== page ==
Several years ago, shortly after implementing the cloud-based filtering and monitoring tool GoGuardian, the technology director at a private Los Angeles school got an unnerving alert.
A student was searching for information on suicide and related terms, including methods of self-harm. That once-private action prompted school officials to reach out to the student and provide much-needed support.
Similar interventions are playing out across the more than 10,000 schools that rely on GoGuardian as part of their technology programs.
“Schools play a vital role in a student’s life, not just in the quality of the learning and experiences, but also in the quantity of time spent in schools,” says Ellen Yan, the general manager and student wellness advocate at GoGuardian. “As a result, many are grappling with the fact that their student community is undergoing a shift in how they communicate with, see and interact with those around them in the advent of tech.”
Beacon is GoGuardian’s suicide and self-harm alert service for schools. In Beacon’s prelaunch alone, school officials reported that 80 percent of at-risk notifications, which required action, were generated during school hours.
Beacon was designed in collaboration with K–12 district officials and leading mental health experts, including the American Foundation for Suicide Prevention and the American Association of Suicidology. It offers real-time scans across the internet — covering online chats, social media, forums, searches, email and collaboration tools — for words and images that might indicate a student’s interest in self harm or hurting others. An advanced artificial intelligence platform allows the program to factor in the context of phrases and emotional insights to prevent false alarms.
Detecting Early Cries for Help with Data, Context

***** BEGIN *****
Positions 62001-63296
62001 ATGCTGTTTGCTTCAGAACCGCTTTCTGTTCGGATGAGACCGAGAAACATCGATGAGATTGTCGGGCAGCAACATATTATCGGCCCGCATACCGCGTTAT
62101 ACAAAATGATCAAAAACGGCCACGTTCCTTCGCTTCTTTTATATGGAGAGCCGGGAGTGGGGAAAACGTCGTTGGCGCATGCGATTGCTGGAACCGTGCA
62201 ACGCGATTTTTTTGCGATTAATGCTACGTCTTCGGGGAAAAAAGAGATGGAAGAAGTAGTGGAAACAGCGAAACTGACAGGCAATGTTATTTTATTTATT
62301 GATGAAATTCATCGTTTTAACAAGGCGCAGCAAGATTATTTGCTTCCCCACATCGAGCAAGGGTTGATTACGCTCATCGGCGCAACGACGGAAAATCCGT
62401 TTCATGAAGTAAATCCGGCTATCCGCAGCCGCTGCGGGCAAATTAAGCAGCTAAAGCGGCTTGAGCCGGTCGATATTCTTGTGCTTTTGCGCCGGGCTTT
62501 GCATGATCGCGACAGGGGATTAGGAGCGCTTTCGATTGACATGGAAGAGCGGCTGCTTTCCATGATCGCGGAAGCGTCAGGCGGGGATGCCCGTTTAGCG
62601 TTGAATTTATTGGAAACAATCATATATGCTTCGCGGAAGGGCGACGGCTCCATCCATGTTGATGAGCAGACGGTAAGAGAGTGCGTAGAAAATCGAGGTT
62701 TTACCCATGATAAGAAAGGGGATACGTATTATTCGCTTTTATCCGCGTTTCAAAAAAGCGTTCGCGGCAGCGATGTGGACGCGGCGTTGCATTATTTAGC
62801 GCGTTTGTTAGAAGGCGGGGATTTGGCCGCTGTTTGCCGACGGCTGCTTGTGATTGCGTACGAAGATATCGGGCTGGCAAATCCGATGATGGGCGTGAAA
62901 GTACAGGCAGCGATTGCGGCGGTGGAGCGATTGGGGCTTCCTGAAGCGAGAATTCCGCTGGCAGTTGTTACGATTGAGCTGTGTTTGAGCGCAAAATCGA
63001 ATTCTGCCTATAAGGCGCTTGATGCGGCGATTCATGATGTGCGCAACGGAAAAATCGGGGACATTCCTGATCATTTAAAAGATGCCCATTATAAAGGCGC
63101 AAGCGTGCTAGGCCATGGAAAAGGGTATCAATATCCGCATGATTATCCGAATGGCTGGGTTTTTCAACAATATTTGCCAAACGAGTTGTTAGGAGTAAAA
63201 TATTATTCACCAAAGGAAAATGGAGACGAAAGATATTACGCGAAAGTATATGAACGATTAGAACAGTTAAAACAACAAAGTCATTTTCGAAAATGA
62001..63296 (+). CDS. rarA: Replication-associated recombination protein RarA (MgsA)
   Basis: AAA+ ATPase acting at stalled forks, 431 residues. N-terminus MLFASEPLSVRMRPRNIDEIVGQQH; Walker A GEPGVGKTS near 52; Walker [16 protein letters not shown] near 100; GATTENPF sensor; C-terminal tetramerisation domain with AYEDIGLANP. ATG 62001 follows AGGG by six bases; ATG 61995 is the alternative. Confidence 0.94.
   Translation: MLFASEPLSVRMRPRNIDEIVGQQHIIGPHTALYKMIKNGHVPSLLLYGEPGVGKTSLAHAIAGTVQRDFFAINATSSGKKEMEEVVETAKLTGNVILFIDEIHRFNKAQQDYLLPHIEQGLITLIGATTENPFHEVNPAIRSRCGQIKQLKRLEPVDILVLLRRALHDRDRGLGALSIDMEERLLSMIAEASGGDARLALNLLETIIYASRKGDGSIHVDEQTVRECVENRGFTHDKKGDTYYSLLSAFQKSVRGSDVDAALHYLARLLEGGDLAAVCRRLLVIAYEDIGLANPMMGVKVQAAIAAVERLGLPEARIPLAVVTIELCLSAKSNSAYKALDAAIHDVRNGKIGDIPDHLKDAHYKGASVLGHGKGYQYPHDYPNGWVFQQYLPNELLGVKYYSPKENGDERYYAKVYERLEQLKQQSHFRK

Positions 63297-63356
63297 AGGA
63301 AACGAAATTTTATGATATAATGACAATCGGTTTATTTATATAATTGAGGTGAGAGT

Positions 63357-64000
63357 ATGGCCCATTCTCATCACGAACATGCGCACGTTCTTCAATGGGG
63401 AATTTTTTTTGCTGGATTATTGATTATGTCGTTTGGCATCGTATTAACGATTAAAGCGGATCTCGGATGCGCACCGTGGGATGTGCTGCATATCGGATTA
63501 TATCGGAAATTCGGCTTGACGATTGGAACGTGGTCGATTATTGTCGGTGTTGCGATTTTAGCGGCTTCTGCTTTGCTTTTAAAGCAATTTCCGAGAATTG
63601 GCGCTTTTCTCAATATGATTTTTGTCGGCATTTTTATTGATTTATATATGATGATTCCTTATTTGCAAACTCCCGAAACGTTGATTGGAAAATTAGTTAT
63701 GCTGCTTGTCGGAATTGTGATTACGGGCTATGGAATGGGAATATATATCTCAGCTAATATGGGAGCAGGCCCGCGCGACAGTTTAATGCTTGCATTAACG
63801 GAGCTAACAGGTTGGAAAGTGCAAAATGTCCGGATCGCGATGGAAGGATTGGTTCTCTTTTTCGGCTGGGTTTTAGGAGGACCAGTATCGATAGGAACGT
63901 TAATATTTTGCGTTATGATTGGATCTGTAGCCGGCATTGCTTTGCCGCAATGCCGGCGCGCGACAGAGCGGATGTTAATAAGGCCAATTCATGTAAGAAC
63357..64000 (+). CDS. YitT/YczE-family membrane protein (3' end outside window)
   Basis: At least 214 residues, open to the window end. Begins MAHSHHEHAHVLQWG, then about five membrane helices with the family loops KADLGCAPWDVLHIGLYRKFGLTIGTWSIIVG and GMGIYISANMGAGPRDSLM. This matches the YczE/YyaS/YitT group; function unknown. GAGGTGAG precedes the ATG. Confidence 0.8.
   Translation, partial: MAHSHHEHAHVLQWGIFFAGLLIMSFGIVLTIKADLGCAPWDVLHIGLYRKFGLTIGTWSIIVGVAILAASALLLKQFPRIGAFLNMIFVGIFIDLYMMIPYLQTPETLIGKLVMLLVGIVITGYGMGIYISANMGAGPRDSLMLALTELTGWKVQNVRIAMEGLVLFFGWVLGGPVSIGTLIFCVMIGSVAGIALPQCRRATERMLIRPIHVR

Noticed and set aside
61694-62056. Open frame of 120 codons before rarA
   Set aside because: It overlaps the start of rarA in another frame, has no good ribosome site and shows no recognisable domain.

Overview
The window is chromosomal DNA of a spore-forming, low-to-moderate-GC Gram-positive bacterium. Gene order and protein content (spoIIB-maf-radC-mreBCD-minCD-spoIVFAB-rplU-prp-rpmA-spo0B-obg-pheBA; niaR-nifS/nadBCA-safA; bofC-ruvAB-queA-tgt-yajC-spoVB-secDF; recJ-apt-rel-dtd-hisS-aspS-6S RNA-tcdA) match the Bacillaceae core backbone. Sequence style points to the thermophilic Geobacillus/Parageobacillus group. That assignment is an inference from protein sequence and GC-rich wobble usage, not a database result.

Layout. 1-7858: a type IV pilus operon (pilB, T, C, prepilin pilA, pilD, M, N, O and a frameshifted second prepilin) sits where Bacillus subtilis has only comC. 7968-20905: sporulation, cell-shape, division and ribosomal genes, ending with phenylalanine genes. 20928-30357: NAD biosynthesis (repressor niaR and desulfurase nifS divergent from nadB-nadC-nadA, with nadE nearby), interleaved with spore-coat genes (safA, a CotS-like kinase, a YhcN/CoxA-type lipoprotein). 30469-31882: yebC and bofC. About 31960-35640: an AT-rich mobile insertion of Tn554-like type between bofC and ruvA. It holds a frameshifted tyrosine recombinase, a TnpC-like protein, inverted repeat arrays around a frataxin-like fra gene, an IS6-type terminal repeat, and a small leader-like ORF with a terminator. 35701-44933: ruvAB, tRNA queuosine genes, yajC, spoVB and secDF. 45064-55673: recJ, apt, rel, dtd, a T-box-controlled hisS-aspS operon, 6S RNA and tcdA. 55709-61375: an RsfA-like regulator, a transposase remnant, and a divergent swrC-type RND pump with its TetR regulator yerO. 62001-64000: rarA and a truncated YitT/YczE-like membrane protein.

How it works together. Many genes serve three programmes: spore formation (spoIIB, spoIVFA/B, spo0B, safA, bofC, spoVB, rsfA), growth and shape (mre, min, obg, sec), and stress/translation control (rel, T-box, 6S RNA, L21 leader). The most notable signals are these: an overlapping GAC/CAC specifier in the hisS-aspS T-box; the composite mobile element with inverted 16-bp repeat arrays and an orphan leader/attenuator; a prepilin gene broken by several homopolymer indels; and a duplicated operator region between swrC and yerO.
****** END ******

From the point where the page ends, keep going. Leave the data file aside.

National statistics underscore the severity of the life-or-death situations Beacon addresses. Suicide is the second-leading cause of death among Americans ages 15 to 24 — an unfortunate trend that holds true across racial groups, according to the National Center for Health Statistics and the Centers for Disease Control and Prevention.
That grim reality is one reason why some districts, such as the one in Los Angeles, are taking steps to monitor students’ online activity to potentially save lives.
Another incentive for schools: The federal Children’s Internet Protection Act ties E-rate discounts to schools and libraries that meet certain criteria, such as monitoring online safety and security, including email and chats.
Students today are digital natives who are used to sharing more of their lives and personal thoughts online. Many may turn to an online community to verbalize their pain — struggles they may feel uncomfortable sharing with their parents or teachers, Yan says.
Beacon’s filtering and monitoring provide insight into a student who may be struggling with their mental health and, ultimately, asking for help.
“As educators and administrators are keenly aware, they are caring for and educating students who are at an impressionable age and under immense pressure, especially today,” Yan says. “With increased pressure on children’s successful performance and the incredible access to information, content and resources through digital devices at students’ fingertips, we are seeing today’s students grow up in an ecosystem that we haven’t seen before.”
With that in mind, Beacon is designed to support a school’s existing suicide risk response plan, taking into account numerous warning signs of acute suicide risk, including those the American Association of Suicidology has identified for schools. With Beacon 24/7, one of three Beacon service options, the GoGuardian Safety Support Specialist team provides human review and escalation of active planning. GoGuardian also shares online a number of other resource materials that can be reviewed, downloaded and distributed within a school community.
“Many schools are stepping in to help support students’ mental health while on their educational journey,” Yan says.
Officials at schools that use Beacon often report how well the service is working, citing successful interventions that otherwise might not have been made, Yan says. That feedback, she says, is “fulfilling and rewarding, although sobering.”
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